But I'd pay more to have that coldplate extended out to the edge of the IHS/lid and have no heat be conducted into the side walls of the lid or trapped heat inside any internal void spaces in and around any attatched to the MCM/processor die's surrounding CAPs/etc. Any metal will conduct heat, including traces and whatever capacitors are under/around the die/s. And is not a total matter of conducted heat there will be radiated heat soaking into every nook and cranny in close proximity to the active dies/circuits/traces and into the lid.

Looking at the Der8auer delidding images there appears to be a line of epoxy down the longer center axis under that lid. And looking at the underside of the lid there is a large metal ridge in that metal lid that is quite thick for structural support along that centerline axis so that will soak up and conduct heat. That's no thin lid by any standard with that big centerline ridge of extra matal will soaking up any heat. So the larger the contact area of the coldplate to any Threadripper IHS/Lid the better. The side walls on the Threadripper IHS/Lid are fat also as is that center matal ridge structure that runs about 80% of the entire large axis length of the lid.

August 3, 2017 | 10:10 AM - Posted by PJ (not verified)

I wish heatsink manufacturers would provide torque specs for tightening their retention systems. I'm never quite sure if I've over-tightened or under-tightened them.

August 3, 2017 | 10:15 AM - Posted by John H (not verified)

This has a very premium feel to it - nice job AMD!

Does the torque wrench actually click or break or something when you hit the torque limit? It looked very basic so I was curious how it worked :)

August 3, 2017 | 10:56 AM - Posted by Benjamins (not verified)

You see it break in the video

August 3, 2017 | 10:22 AM - Posted by Sunain (not verified)

Very impressed with this Threadripper platform. Hopefully the benchmarks show it to be good as well!

August 3, 2017 | 12:23 PM - Posted by James

I thought that they would have two different sockets, one for 4 channel memory and the one for 8 channel memory. It seems like a waste to use the 8 channel socket for both.

August 3, 2017 | 12:49 PM - Posted by icebug

Is DIMM.2 for Optane memory? Haven't seen anything about this socket before.

August 3, 2017 | 01:03 PM - Posted by NotTrautSomthingsFUDagain (not verified)

That an DIMM.2 slot is for The DIMM.2 card riser designed to decongest the crowded motherboard that has no room for M.2 slots.

"Non Volatile Memory Invades the Memory Bus: Performance and Versatility is the Result

A discussion on why and how Non Volatile Memory is moving
onto the DDR bus and what it means for the industry, as well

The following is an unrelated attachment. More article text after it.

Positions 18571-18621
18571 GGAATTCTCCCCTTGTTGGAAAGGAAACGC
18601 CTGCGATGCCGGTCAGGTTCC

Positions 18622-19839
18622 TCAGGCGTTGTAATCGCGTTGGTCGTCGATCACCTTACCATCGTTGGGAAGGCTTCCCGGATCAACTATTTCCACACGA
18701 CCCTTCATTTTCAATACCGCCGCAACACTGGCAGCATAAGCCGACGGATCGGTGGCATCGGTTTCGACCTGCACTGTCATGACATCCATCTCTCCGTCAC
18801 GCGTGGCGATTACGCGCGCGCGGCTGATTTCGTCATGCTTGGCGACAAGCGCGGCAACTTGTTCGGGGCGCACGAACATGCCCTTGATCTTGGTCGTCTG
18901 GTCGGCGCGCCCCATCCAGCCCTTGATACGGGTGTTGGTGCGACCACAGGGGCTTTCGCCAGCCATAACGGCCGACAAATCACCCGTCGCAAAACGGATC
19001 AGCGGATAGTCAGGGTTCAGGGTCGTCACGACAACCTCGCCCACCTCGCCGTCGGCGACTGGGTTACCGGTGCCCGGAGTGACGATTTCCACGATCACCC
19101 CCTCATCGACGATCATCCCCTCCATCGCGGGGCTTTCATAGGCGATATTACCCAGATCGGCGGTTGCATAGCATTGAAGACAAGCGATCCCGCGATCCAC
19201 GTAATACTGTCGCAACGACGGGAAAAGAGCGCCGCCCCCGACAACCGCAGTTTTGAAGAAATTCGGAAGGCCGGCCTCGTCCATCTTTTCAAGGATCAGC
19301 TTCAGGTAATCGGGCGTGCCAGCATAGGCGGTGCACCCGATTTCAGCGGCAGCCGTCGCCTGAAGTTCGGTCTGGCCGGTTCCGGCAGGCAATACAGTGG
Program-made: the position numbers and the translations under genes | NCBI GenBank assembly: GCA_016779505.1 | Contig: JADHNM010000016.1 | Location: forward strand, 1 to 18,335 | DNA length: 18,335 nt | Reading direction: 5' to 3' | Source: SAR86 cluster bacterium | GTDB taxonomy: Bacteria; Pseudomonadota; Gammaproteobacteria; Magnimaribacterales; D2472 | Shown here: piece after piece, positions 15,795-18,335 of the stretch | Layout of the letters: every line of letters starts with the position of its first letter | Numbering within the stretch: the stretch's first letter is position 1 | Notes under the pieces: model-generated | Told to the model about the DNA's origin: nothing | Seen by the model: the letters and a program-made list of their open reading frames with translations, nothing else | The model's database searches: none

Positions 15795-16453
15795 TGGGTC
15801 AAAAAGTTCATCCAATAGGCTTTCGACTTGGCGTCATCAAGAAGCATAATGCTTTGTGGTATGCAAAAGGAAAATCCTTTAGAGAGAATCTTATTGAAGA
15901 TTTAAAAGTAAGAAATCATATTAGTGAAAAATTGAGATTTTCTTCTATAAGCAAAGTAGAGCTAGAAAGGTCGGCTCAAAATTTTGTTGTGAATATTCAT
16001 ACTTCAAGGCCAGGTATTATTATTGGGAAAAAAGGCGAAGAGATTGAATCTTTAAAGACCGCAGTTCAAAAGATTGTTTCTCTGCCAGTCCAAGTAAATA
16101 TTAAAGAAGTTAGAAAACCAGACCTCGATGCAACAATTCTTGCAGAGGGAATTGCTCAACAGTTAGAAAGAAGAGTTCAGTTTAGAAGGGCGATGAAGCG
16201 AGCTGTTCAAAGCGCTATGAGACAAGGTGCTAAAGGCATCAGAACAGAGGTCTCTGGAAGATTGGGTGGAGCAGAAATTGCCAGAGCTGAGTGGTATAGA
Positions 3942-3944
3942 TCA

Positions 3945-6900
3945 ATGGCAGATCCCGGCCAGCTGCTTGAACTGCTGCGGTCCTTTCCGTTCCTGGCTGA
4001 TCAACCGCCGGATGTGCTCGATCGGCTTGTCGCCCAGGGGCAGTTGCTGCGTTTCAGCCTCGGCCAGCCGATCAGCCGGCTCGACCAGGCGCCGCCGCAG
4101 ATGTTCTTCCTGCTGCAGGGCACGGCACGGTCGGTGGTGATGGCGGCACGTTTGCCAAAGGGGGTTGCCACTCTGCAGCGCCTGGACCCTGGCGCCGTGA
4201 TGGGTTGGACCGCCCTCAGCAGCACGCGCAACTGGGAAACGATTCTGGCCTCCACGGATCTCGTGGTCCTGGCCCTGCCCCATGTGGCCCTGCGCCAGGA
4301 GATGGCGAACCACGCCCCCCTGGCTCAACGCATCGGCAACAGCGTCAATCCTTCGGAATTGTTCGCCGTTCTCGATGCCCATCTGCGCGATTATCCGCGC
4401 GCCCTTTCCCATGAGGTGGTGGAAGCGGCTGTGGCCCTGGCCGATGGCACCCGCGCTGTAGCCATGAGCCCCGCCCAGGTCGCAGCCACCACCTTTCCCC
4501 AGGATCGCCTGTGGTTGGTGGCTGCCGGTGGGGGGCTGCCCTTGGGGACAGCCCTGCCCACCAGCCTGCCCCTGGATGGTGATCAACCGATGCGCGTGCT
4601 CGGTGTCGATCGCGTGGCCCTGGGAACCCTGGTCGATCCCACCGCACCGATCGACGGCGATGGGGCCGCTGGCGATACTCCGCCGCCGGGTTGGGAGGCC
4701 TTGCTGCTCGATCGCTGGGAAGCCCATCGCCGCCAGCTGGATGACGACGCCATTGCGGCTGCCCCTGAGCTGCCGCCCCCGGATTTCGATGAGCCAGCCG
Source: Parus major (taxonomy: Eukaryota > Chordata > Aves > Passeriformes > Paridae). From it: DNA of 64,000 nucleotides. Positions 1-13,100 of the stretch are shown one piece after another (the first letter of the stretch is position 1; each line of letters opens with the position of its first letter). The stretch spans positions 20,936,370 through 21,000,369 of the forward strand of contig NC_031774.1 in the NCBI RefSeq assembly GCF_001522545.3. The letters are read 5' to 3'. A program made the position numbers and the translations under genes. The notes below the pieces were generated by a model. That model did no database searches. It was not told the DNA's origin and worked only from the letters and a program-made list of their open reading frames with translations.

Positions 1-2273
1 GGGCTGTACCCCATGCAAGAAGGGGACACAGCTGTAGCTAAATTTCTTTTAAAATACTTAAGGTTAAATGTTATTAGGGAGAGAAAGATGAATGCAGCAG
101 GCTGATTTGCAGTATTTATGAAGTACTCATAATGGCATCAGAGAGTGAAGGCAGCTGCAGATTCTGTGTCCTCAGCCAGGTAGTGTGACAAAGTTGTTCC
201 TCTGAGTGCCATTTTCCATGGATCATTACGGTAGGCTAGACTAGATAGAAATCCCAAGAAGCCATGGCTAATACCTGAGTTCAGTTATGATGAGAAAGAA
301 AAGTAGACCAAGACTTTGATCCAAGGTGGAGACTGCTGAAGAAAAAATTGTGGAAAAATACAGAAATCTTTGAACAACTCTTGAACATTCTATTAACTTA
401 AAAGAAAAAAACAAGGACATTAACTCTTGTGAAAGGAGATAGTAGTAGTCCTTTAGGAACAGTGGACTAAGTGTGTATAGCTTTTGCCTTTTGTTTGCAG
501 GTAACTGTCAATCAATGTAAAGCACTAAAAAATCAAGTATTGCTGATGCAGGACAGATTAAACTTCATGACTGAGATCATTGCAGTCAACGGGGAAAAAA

as the performance gains and versatility it brings with it.

Adam Roberts
Chief Solutions Architect
SanDisk Enterprise Solutions Division"

August 3, 2017 | 03:26 PM - Posted by icebug

This explains it very well, thank you. Seems pretty cool, can't wait to see this used by more vendors (if that happens.)

August 3, 2017 | 01:47 PM - Posted by SomeGoodStuf (not verified)

Everybody go and read this article(1) and watch the video over at GamersNexus, Steve Burke is actually taking apart coolers and looking at the actual thermal compound spread. With the disassembled cooler parts(Cold plates) he is finding that because of the placement of the Zeppelin dies that the current cold plate designs are NOT optimal for Threadripper's die placement under the IHS, and the cooler makers will have to come up with better solutions, even if their current designs are adequate. This article us very interesting as is the video!


"Threadripper Cooler, Thermal Paste Coverage vs. Die Area & IHS"

GamersNexus link triggers Spam filter! so just go to GN website for 8/3/2017.

Damn PCPER that spam filter is runing any proper forum discourse by flagging legit refrences! And both Your site's and GamersNexus' site have serious long running script problems. Do not let your ad partners' ads ruin your websites! It's gitting damn near imprssible to view content for the damn long running scripts.

August 3, 2017 | 01:52 PM - Posted by SomeGoodStuf (not verified)

Edit: imprssible
to: impossible

August 3, 2017 | 06:25 PM - Posted by James

This was pretty obvious. Most coolers designs assume the die is small and in the middle of the socket. That will not work optimally for TR since it has two separate die that are not in the middle. They should still work well if the cooler can cover the die area and can be mounted. It would be bad to have part of the base plate/heat pipes not in contact with the cooler. The lid cannot transfer much heat sideways. Also, for coolers with pre-applied thermal compound, the compound may not be applied to the full area. Some research should be done before buying a cooler. Unfortunately, most designs probably did take such a large socket into account. I am going to wait a bit before buying anything, but that is usually good advice anyway.

August 3, 2017 | 02:19 PM - Posted by Mr.Gold (not verified)

Video start with a zinger ?
The cooler is not indicative of the power the CPU uses...
The CPU is 180w rated. (same for the power supply, the 1950x doesn't require 1200w, but this will let you run 2 overclocked Vega FE + and overclock 1950x)

So the cooler and PSU is to do what review should do.
Eplore the UNLOCK features of a product.
So if you want to push the 16 core past 4ghz, with this cooler you can.

Cant beleive I had to stop 20 second in the unboxing to write this :(

Ryan... do you own stock ?

August 3, 2017 | 09:18 PM - Posted by Paul A. Mitchell (not verified)

Ryan, Many thanks. For our information,
what sorts of mistakes can occur
during installation? I noticed that
you had to slide that orange "carrier frame"
into its channel twice during your demo video.
Can you predict any other possible mistakes
that we should know about in advance?